Like almost every other twenty-something woman in America, most Mondays at 8:00 PM you can find me eating junk food with my girlfriends watching The Bachelor. I had never watched this show until coming to college, and while I do love to make fun of the concept and the melo-dramatic women who star in it, I cannot deny that there is such an entertaining, can’t-take-your-eyes-off-the-screen appeal to this reality show. I am a big fan of reality TV; I have seen every season of Survivor since I was 12, and So You Think You Can Dance is always recorded on my DVR, but The Bachelor is different. When a player gets voted off the island on Survivor, or a dancer gets sent home by the judges on SYTYCD, it is (usually) not a personal attack against the person. In fact, I would argue that more often than not the better players, seen as threats, are sent home earlier in Survivor, and lots of times dancers who are clearly great and valuable people are sent home because SYTYCD is based on dancing ability alone. But with The Bachelor, we’re not talking about winning $1,000,000 or a talent show; we’re talking about pure romantic rejection. You see, romantic love is not something you can study for, practice, or become the “best” at; it is a phenomenon that must be reciprocated by both parties—it simply cannot be forced. Sure, some girls may be better at flirting, have better figures, or wear the perfect clothes, but when it comes down to it, love is not something that can be “achieved.”
I don’t know about y’all, but sometimes my self-confidence plummets when I think to myself how every single young lady on The Bachelor is not only model-gorgeous, but a lot of them also have successful careers. Some girls even had to leave their careers or quit their “dream” jobs to become a contestant. If a drop-dead gorgeous girl with a great career has to go on a game show to find a man, well where does that leave the rest of us? When those malicious whispers of self-doubt creep into my mind, I’ll admit that it can be difficult to see myself as the beautiful daughter of the King that I am. The Song of Solomon, while usually regarded as the romantic and even sexual book of the bible, also paints a delicate picture of God’s immense love for His people. Song of Solomon 4:7 says, “You are altogether beautiful, my darling; there is no flaw in you.”Ladies, we all want someone calling us “darling” and telling us we are flawless, am I right? But, come on, Jesus….You don’t see any flaws in me? Because I could easily point out about 25 from the top of my head. But this is what is so amazing about God’s love—we absolutely do not deserve it, yet He gives it so freely. God created you, every inch, even that hair that will never stay in place and the stretch marks you try so hard to hide. And if the creator of the universe knit me together in my mother’s womb, who am I to say that I am not good enough?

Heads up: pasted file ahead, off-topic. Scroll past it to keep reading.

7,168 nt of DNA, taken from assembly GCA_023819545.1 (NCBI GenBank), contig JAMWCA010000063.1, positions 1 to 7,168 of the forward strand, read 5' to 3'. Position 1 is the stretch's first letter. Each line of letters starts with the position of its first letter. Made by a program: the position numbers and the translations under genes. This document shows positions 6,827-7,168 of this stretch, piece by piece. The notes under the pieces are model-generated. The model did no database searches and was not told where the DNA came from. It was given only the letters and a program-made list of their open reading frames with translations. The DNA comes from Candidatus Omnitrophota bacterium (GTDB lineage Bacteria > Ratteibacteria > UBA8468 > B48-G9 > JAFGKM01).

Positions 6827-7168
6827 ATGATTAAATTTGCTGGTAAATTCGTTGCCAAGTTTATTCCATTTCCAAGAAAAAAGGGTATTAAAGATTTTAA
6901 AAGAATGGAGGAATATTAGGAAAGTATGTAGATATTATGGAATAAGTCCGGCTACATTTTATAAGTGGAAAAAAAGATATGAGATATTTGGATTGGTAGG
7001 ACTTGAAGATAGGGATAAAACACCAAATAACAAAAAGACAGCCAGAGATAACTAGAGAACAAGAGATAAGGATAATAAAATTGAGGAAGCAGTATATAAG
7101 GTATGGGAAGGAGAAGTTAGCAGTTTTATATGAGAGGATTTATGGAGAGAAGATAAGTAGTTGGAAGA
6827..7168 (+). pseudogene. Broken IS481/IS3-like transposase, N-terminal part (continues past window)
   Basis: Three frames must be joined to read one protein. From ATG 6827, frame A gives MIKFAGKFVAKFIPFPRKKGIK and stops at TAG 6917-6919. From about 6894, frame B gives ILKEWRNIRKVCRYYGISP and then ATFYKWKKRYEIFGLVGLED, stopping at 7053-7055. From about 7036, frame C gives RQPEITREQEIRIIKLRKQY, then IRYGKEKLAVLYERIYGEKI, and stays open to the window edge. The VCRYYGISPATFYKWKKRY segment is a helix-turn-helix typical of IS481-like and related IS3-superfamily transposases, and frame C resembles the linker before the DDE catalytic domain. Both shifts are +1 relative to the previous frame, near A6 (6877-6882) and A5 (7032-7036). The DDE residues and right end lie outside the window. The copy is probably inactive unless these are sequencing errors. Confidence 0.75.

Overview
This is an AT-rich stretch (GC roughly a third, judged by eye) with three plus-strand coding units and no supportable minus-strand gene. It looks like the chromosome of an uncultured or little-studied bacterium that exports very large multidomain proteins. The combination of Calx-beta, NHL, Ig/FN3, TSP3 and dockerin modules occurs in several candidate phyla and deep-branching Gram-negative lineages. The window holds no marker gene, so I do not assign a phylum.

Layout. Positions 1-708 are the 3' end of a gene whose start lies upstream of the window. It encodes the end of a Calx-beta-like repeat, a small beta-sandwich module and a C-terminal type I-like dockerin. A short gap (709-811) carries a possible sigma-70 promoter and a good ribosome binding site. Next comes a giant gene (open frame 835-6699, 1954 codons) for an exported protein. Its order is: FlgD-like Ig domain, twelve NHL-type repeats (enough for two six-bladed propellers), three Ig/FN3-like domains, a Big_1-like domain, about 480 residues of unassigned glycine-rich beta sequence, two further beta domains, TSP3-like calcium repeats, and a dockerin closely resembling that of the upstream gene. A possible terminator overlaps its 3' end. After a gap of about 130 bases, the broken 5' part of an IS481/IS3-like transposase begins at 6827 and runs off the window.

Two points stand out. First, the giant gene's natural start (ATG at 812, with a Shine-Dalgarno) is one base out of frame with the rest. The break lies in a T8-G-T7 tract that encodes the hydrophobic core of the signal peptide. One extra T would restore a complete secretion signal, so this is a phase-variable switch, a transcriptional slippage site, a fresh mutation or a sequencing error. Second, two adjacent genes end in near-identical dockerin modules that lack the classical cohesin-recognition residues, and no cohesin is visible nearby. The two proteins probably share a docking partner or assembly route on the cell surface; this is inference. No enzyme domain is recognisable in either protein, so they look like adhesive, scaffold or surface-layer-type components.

While watching The Bachelor with my best gal pals, I love to joke about how if I was on the show, I would be the one girl who would refuse to go on dates with the bachelor (even though he is quite good looking). Why, you ask? I desire for whoever I date and one day marry to be completely infatuated with me—not dating (and kissing) 20-some other women simultaneously. Call me crazy, but I’m still holding out for that once-in-a-lifetime, takes-my-breath-away kind of love. Jesus, just like He should be our role model in everything we do, is also our guide on how to love others. Ephesians 5:25 and 28 says, “Husbands, love your wives, just as Christ loved the church and gave himself up for her… husbands ought to love their wives as their own bodies. He who loves his wife loves himself.” This is the love I want. Any man who gives his best attempt to love me like Jesus loved the church—that is the kind of man I want knocking on my door. I believe the women of my generation need to realize that love is not a game, although it does make for an entertaining television show.
Friends, instead of obsessing over if and when we will receive a “rose,” let’s remember that we already have one—a perfect, merciful, thorn-bearing rose. We have Jesus.